Following the Executive Order by President Trump to ban Muslims from seven countries and the protests around different airports, the hashtag “deleteUber” began trending all over social media urging people to cancel their Uber accounts. The movement began in New York City when taxi drivers joined the protest by refusing to pick up passengers at the John F. Kennedy Airport. Only minutes later, Uber announced that it had turned off its surge pricing feature, which usually allows the increase of a ride cost in times of high demand, a decision that many people did not support. Many interpreted it as an attempt from the company to take advantage of the protests. Others linked it to Uber CEO Travis Kalanick’s role in the economic advisory group of the president. While I condemn the plan to keep anyone outside of this country because of their faith, I disagree with the idea of deleting Uber.
The fall of a company like Uber would negatively affect thousands of people in the world. Uber has offered opportunities to many people who could not have been hired elsewhere. In the U.S., I have met drivers from Togo, India, Mexico, Uganda, The Dominican Republic and so many other countries. They all chose to work for Uber for various reasons — some like the flexible schedule, others love that they do not need to start their own business once they get into this country. Since 2009, the company is now present in 66 countries and employs 6,700 people in total. Unfortunately, deleting an application like Uber might mean dismissing one or two Uber drivers. Many people may argue that other similar companies like Lyft could hire them, but most of these employees do not have the luxury of changing jobs as they wish. In the end, the concept of boycotting companies to make our voices heard harm the future of the same people for which we are trying to fight.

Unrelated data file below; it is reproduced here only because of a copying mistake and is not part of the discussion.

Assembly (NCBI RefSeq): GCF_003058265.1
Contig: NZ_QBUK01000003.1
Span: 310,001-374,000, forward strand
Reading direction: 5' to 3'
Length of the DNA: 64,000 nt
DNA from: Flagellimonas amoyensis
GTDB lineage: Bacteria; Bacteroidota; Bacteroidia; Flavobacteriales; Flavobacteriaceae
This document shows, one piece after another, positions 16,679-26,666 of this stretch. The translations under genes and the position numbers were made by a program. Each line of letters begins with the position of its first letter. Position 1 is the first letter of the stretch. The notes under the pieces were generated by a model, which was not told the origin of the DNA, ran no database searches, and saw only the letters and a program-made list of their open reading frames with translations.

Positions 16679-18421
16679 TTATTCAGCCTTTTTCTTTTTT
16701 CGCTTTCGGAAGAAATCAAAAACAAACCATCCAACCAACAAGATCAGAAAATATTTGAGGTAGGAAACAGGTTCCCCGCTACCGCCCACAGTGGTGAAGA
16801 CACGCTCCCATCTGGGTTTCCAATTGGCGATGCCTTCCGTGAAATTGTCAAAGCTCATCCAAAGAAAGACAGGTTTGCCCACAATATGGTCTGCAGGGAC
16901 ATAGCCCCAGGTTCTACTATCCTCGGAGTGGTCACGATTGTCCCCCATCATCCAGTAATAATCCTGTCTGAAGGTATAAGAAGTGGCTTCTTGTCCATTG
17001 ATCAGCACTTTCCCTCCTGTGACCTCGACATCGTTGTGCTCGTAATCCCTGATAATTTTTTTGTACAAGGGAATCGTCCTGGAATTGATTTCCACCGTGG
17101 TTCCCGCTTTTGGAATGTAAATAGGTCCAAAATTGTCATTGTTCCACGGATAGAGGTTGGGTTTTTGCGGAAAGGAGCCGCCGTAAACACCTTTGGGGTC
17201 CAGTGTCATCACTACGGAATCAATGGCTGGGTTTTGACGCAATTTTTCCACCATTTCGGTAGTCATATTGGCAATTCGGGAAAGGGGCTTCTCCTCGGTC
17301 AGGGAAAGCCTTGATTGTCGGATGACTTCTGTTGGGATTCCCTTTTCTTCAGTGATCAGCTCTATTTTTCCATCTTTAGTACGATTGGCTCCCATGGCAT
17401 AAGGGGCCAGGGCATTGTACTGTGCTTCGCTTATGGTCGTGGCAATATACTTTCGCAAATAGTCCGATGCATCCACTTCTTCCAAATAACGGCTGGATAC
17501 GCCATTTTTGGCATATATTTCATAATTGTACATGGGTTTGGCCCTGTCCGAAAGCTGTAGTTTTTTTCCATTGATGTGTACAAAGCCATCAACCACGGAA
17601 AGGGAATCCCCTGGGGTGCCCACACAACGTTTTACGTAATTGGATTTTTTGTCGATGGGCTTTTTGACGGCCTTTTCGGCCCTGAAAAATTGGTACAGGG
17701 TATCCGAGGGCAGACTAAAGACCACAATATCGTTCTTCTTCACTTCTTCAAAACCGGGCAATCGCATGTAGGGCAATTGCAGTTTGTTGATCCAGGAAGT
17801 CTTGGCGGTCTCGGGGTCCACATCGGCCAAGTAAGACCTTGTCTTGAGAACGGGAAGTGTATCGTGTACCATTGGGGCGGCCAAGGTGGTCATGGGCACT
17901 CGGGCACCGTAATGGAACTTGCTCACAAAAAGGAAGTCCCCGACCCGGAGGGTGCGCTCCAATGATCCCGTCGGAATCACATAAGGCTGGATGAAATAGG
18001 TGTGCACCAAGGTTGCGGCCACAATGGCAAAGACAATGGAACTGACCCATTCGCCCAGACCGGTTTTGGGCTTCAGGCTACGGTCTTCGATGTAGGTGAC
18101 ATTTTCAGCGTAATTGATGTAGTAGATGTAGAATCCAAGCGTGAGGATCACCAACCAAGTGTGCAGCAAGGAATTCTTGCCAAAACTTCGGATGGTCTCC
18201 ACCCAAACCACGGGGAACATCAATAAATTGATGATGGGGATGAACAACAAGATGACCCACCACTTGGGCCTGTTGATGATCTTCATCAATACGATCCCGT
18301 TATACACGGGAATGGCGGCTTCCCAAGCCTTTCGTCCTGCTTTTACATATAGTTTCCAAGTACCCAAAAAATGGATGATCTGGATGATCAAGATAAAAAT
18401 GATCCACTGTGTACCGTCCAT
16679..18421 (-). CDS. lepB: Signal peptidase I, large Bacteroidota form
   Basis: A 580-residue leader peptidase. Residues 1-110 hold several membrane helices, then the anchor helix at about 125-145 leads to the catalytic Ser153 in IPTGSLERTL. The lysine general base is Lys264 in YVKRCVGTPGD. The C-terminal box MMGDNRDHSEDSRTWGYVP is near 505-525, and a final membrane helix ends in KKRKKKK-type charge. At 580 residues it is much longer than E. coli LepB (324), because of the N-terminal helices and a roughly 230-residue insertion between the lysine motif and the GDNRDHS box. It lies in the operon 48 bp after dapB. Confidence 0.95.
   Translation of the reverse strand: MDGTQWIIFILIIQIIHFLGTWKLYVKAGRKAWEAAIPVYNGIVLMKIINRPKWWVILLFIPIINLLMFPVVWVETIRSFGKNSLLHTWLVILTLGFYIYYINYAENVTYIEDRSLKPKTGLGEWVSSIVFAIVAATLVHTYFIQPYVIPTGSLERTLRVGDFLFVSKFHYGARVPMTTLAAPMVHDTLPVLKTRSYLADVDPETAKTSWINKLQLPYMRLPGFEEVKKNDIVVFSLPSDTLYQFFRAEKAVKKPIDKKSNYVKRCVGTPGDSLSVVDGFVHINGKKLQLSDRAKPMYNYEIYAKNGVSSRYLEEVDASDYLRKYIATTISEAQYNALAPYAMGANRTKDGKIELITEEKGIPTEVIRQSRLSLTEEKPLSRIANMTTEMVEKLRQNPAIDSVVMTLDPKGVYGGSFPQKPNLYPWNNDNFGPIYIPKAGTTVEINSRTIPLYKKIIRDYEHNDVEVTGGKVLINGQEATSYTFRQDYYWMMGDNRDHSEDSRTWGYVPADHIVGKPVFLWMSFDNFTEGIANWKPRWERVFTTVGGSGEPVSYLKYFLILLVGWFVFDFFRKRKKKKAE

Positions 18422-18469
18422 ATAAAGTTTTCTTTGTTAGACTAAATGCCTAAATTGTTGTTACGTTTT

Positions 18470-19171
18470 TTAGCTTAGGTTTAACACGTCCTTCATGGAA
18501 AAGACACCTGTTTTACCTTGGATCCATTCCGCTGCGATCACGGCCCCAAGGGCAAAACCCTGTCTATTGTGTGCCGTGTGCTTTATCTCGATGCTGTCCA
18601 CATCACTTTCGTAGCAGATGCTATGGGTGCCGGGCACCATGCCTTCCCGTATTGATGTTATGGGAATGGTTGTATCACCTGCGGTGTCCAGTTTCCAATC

Days after the protest, the CEO went on to publish the list of other CEOs who serve on the presidential board, a reminder to many people that he is not the only business owner whose products should be boycotted. Should people go ahead and boycott products of Pepsi, General Motors, Disney, the International Business Machines Corporation, and General Electric because of their ties with the president? If we decide, as a nation, to be consumers who care about the ethics of the producing company, we should then boycott all companies that do not honor our beliefs. For instance, the human rights organization Amnesty International has been exposing what goes behind the scenes of companies like Apple, Samsung, Microsoft and so many other manufacturing companies. In 2016, the United Nations Children’s Fund (UNICEF) estimated that approximately 40,000 children were working in the mines of the Democratic Republic of the Congo without mentioning the number of deaths and fatal accidents. It is ironic that many people were deleting an app from a phone that literally violated basic human rights to be made. In brief, very few companies would be functioning today if we were to censure them based on their moral beliefs or political affiliations.
All in all, I do appreciate the intentions behind the boycott. People used their voices to speak out, but this should not stop here. Uber’s incident is just one case among many others where companies put their profits before the people. Capitalism has now become the adversary of social justice and equity. Business owners are more concerned with their profits than they are by people’s lives. This should be an occasion for all American citizens and capitalist societies to reflect on what it is that they really care about. It does not matter whether the business is inside or outside their country. Still, we should find less hazardous and more unifying ways to protest and claim for change.